That’s just WRONG. A “split dose” version is considered the gold standard these days. Which still requires two bouts of it, but half as much each time, and you’re a perfect example of why. There is, somehow, some stuff that, er, survives the first round, plus the small intestine is still dumping stuff (chyme?).
So, they should have planned for that. Or they could have done an enema right then (which some places do in lieu of some or all of the gallon-o-glurge).
Can’t speak for anything else about your hospitalization but they definitely did not handle your scope prep process right.
The 7 day diet change (for @Newtosite) does sound a bit extreme. Some medication changes might well be required (e.g. blood thinners, NSAIDs) but I’ve never been told more than “low residue starting 3 days before” (which has its own unpleasant side effects, though fortunately those are easily dealt with). If you’re ever told that again, definitely question it; it’s possible there may be something about your own history that requires it, but it sounds like overkill. My WAG is a doctor who is not up on the latest regimens, which is in and of itself a good reason to question like hell.
I was actually dreading the pre-prep days part this time around - as part of the medication change for me is to skip something I take to prevent chronic diarrhea. I was worried that the actual prep would be almost unnecessary . Somehow though, the “low residue” portion may have effectively counteracted that.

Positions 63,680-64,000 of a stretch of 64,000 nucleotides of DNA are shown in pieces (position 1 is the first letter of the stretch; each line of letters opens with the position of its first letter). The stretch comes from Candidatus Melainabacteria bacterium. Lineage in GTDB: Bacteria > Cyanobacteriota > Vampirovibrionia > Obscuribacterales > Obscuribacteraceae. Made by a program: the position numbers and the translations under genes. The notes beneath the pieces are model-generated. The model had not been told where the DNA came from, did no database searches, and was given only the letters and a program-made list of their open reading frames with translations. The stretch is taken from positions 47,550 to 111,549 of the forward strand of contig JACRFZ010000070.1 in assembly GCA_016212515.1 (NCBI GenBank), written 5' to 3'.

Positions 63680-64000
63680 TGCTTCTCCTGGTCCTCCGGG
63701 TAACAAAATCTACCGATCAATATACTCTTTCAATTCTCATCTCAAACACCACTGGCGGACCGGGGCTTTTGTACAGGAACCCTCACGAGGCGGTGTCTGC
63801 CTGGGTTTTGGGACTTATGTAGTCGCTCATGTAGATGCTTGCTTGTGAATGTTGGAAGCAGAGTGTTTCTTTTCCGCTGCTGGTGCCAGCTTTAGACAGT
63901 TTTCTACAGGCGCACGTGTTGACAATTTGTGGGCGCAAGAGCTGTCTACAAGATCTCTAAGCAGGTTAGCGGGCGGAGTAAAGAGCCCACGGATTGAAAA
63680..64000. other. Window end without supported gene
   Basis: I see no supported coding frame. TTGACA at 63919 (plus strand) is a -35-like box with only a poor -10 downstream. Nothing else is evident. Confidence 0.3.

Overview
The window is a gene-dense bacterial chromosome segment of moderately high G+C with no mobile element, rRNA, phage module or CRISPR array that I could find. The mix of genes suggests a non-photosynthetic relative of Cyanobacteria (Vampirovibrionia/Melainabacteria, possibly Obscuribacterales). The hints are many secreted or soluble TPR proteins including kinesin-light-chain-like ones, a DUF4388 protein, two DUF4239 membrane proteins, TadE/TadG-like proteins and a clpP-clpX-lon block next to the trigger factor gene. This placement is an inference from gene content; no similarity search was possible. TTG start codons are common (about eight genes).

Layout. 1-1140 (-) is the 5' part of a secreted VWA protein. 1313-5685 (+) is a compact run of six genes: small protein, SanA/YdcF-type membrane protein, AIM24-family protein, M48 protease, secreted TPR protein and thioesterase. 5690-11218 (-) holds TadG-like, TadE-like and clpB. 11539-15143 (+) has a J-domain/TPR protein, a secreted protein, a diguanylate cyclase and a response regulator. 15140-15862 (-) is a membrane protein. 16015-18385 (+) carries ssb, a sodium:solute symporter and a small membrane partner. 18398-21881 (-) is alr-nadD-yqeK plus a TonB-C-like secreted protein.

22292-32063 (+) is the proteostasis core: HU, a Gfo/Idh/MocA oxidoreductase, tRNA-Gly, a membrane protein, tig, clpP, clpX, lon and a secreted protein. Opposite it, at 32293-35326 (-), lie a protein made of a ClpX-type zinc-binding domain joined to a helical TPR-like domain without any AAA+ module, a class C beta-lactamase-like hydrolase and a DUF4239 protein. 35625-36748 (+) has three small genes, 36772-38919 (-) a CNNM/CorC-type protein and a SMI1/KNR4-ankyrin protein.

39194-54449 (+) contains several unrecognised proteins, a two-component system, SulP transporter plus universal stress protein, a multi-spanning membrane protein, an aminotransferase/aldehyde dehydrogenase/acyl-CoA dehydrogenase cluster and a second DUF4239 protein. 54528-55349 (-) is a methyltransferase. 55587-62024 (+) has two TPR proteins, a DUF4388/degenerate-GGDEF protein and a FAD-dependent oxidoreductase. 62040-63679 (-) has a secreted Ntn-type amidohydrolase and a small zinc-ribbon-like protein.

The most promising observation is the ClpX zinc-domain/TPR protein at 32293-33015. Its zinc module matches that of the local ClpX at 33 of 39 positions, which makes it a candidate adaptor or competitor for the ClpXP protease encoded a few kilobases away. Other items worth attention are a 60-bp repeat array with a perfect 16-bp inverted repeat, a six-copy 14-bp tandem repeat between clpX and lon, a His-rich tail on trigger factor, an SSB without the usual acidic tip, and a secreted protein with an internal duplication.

I actually laid in a stash of “butt paste” ointment this time around - never really needed it before but my last go-round was pretty unpleasant. “Ring of fire” was a phrase that ran through my mind, frequently. The bidet toilet seat was a godsend - made the ointment unnecessary, and I highly recommend it for anyone who’s been considering such a purchase.
The only procedural difference this time was they made my husband wait outside - he wasn’t even allowed into the waiting room. Then when I was ready to go, I texted him to come to the entrance with the car, and someone walked me to the door and watched me get in. And I had a mask on the whole time, of course - so once I was in the procedure room, someone took it off, put an oxygen cannula on me, then put it back on. They did check my temp when I arrived, using a forehead thermometer (I have to think those must really be “security theatre”, but whatever). It didn’t work at first - I assured the receptionist that I was alive, really.